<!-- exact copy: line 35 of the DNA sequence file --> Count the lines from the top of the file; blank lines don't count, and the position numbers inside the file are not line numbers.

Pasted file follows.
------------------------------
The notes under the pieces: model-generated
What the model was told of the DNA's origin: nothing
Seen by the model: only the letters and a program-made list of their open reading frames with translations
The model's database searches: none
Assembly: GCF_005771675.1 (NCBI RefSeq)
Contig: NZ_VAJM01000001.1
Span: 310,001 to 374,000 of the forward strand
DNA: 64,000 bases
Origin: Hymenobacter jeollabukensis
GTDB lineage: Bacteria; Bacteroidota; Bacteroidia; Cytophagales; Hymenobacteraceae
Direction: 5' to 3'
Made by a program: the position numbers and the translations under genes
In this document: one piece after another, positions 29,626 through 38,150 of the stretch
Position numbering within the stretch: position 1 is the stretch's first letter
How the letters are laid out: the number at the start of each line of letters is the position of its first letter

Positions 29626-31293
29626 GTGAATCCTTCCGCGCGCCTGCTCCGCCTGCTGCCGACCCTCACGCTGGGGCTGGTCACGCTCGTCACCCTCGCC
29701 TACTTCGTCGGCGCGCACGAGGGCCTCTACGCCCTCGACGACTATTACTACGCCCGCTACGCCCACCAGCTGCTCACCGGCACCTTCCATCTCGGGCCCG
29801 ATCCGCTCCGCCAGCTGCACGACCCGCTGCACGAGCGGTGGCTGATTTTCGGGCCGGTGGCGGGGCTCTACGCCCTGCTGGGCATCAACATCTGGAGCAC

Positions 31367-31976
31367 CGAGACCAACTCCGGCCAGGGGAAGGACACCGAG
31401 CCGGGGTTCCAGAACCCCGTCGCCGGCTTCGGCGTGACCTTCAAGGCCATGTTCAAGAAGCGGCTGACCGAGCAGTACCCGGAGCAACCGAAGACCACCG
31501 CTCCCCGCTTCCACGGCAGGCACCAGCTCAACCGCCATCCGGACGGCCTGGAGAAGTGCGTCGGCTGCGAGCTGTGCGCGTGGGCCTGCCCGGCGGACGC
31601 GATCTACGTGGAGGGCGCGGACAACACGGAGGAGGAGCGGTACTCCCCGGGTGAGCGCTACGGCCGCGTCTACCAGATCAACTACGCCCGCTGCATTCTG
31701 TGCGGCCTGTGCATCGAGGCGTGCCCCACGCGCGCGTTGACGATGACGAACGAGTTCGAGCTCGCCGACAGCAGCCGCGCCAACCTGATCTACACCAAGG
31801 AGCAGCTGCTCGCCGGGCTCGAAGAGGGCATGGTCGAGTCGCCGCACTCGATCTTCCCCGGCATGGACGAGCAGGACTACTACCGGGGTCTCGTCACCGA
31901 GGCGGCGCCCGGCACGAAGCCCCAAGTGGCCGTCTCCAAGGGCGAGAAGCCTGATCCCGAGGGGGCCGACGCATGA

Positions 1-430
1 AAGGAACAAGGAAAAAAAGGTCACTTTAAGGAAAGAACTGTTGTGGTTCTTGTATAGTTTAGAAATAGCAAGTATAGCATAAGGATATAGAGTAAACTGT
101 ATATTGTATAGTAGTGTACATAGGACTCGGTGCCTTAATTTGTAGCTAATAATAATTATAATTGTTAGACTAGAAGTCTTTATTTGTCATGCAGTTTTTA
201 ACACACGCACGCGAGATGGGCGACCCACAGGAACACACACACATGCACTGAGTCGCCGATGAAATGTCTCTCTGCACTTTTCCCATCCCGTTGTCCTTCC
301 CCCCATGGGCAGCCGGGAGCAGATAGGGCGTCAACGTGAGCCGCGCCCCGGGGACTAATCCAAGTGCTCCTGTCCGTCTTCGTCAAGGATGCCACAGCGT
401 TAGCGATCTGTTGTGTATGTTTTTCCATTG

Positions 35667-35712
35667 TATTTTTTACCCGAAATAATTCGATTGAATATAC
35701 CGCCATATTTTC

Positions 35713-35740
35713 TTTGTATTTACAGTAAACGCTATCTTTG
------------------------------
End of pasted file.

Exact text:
35667 TATTTTTTACCCGAAATAATTCGATTGAATATAC